Sometimes I see an issue pop up in the news and think ‘oh God I can’t be bothered,’ and this week’s discussion about women wearing high heels at work was almost one of them. But then I remembered something an old boss said to me, and the bile rose in my throat so I thought: fuck it. I’m doing this. I’m going to state the massively obvious.
Making women wear high heels at work is a fucking awful, sexist, bullshit, tedious thing to do. It belongs in a bin somewhere back in the 1950s. If you have a ‘dress code’ – official or unofficial – at your workplace that requires any member of staff to wear ridiculously painful footwear that isn’t directly relevant to their job, then you are an arse.
What’s more, heels are generally a gendered thing. Although there are reports of workplaces sending women home if they’re not wearing heels, I’ve never seen men told to don a pair of Louboutins or fuck off down to the dole office. There are gendered workplace dress codes that affect men too: compulsory ties, anyone? It’s bollocks. All of it’s bollocks.
But there I go stating the obvious.
Unofficial dress codes
Part of the problem, I think, comes from the fact that so many of these dress codes are ‘unofficial.’ Rarely is it explicitly stated the way it would be on a school uniform checklist: men must wear ties, women must wear heels. It’s usually handed down in coded language like ‘smart’, then followed up by managers who have personal preferences/opinions/biases on these things. While it’s all very well us pointing to the Equality Act and saying ‘companies should be fined if they have dress codes that tell women to wear heels at work’, mostly these ‘dress codes’ are policed via informal chats and individual assumptions.
Onto the story I wanted to tell you.
When I first moved to London, nearly ten years ago, I accepted the very first job that was offered to me. I was desperate to be here (and out of my parents’ house), and no one had yet offered me a tonne of money to sit on my arse writing about sex. So I took a sales job. God it was awful – AWFUL. As awful as you’d expect a sales job to be, but with the added fun of a senior manager who had his arse (and ideas) planted firmly in the late 1970s.
Over the course of my time there he picked me up on a number of egregious workplace misdemeanours I’d committed, including ‘wearing a tank top’, ‘having a boyfriend’ and ‘eating crisps at lunchtime.’ He was a grade-A bellend, whose bullshit I swallowed because I needed the fucking money.
Anyway. He is just the backdrop to this. All he had done was lay the groundwork for what actually happened. What happened was that my line manager (one rung below Arsehole Prick Boss on the corporate ladder) pulled me into a meeting room one day. We’d had a meeting the day before, during which I’d been pretty excellent. I’d managed to persuade a client to stay with us, or I’d upsold them something, or I’d left them with a general sense that hiring us was the best corporate decision they’d made since Apple invented the iPod – something along those lines. I’d done well. Naturally I thought she was taking me to one side for a pat on the head, but no.
“The meeting yesterday,” she began. I nodded and smiled, ready to bat away her compliments with ‘ah, all in a day’s work mate.’ Then she put on her angry face.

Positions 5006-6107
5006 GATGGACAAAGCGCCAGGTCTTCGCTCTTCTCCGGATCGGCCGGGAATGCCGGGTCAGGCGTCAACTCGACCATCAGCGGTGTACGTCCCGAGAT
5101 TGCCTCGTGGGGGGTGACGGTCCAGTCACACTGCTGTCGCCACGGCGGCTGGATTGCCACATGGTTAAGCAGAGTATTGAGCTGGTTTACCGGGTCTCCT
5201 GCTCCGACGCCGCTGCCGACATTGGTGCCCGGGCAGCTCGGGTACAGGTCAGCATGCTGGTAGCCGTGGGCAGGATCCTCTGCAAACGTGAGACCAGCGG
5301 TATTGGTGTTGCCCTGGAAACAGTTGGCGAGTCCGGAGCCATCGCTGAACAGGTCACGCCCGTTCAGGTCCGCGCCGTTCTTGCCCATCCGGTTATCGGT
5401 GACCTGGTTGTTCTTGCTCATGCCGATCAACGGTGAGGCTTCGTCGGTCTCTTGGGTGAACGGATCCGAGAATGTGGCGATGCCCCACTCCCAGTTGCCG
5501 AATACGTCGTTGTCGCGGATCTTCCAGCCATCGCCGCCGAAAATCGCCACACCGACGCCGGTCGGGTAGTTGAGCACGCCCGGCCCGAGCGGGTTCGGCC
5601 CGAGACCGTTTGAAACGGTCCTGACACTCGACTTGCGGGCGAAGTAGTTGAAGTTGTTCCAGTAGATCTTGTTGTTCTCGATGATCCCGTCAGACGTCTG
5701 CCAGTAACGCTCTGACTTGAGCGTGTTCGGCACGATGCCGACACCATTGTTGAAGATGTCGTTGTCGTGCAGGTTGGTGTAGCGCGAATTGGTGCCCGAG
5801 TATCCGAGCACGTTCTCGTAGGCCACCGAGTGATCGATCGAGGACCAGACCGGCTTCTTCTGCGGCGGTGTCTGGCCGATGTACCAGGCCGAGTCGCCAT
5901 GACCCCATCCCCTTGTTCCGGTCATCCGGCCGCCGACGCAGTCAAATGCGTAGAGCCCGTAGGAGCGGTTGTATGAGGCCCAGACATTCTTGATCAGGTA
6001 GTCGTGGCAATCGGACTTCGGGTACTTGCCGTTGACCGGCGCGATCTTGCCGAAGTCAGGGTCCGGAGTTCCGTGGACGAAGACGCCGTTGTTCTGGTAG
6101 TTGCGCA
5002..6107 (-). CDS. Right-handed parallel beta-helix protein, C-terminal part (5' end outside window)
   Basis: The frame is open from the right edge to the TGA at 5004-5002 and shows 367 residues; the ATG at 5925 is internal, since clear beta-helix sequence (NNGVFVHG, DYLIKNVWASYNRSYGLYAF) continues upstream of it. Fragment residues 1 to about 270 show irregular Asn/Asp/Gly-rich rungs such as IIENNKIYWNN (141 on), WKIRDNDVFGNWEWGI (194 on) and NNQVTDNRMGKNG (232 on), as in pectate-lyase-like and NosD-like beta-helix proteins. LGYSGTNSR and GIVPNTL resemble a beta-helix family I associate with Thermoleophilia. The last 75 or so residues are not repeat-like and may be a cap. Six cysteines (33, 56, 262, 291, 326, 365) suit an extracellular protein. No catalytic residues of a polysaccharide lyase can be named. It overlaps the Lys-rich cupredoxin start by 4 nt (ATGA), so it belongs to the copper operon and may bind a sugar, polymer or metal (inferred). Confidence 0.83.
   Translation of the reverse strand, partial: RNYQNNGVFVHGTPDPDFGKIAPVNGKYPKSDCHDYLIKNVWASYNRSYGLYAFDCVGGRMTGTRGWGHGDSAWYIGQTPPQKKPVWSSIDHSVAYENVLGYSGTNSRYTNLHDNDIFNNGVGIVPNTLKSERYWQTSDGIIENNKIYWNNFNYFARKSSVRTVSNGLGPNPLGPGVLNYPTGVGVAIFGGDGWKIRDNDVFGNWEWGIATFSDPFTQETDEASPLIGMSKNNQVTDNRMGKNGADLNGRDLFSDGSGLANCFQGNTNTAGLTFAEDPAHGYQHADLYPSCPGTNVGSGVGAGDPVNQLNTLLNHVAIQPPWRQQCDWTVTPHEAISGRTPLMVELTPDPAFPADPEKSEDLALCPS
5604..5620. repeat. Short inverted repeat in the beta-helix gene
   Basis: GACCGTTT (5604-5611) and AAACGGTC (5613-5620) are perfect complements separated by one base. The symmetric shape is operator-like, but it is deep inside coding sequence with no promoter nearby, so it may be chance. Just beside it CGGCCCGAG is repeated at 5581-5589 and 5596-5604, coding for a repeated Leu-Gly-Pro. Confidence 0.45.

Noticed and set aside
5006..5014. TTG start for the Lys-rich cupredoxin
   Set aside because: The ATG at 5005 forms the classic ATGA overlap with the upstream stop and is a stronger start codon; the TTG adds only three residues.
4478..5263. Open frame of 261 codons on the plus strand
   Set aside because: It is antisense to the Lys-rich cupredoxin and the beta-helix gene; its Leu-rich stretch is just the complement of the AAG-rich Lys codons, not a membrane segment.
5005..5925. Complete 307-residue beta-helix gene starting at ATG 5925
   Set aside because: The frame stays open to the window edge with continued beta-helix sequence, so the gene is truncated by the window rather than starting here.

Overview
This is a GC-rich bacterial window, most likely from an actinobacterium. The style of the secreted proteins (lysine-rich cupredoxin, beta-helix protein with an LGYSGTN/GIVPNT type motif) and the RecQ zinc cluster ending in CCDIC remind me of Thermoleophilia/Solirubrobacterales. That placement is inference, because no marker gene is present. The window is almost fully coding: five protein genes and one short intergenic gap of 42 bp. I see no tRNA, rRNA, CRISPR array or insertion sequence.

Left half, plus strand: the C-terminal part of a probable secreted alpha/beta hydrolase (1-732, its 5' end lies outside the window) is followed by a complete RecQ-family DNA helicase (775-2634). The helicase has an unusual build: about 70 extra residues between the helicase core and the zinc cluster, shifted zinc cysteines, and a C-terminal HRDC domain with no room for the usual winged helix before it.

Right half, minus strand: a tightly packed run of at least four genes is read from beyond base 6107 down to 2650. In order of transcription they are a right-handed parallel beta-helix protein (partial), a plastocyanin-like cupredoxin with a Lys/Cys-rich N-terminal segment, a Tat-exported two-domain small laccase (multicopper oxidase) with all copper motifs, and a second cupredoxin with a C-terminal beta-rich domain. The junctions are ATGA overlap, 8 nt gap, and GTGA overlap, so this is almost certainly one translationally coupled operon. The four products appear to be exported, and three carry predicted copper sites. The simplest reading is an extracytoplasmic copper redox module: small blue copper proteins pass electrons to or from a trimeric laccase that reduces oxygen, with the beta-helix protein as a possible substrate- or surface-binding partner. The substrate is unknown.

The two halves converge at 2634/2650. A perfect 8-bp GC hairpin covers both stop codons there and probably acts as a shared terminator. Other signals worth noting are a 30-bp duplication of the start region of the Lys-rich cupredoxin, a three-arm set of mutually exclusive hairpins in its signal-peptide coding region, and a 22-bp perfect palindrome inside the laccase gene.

“I know you’re used to being casual, but you really need to make more of an effort in meetings.”
“You looked incredibly scruffy, and it gives a really bad impression.”
“You were wearing trousers,” she began, “and they’re too big for you. But more importantly, you weren’t wearing any make-up.”
Back then, I rarely – if ever – wore make-up. Even if I was going out, I’d draw on some lopsided eyeliner in the toilet of a pub and pretend I’d made an effort. Make-up was not, for me, a vital part of any outfit, let alone one in which all I’d be doing was sitting opposite strangers and telling them to buy our shit.
But the decree had come down: make-up. She kindly made the concession that if I had no external meetings in any given day, I wouldn’t have to wear make-up for those. But if we were going out to see people, I had to wear make-up. Because it was ‘smart.’ I also had to buy some new smart trousers, because mine were too baggy because oh sorry boss I am fucking POOR and I do not have the money to spend on trousers I’m mostly going to be wearing BELOW A DESK THAT NO ONE CAN SEE.
So yeah. I’m stating the obvious: women shouldn’t be made to wear heels at work. Hooray for me, you probably agree, let’s all knit a jumper and congratulate ourselves on changing the world.
Except while we almost certainly do all agree that gendered dress codes are a bullshit thing, we probably all still have ideas in our head about what counts as ‘smart.’ Likely many of us will still instinctively conflate ‘smart’ and ‘pretty’ for women – seeing attributes like heels and make-up as important aspects of a ‘professional’ uniform. For men, ties perform a similar purpose, and while they’re not quite as uncomfortable as six-inch heels, they are still a massive pain in the neck.
And even though I am writing this down here, even I probably still make knee-jerk assumptions about someone’s worthiness or professionalism based on gender markers that have been defined and honed by generations of people like my Original Arsehole Prick Boss. Many of us do still ascribe to dress codes at social events that exclude people based on a number of different factors. And there are clearly still people – like my line manager – who will unthinkingly accept those things and then pass them on, because that’s just the way things are done around here.
So yeah, it’s a tedious issue to bang on about. There are definitely more important things. But I wanted to get that story out of my system, even if it means stating the boring obvious.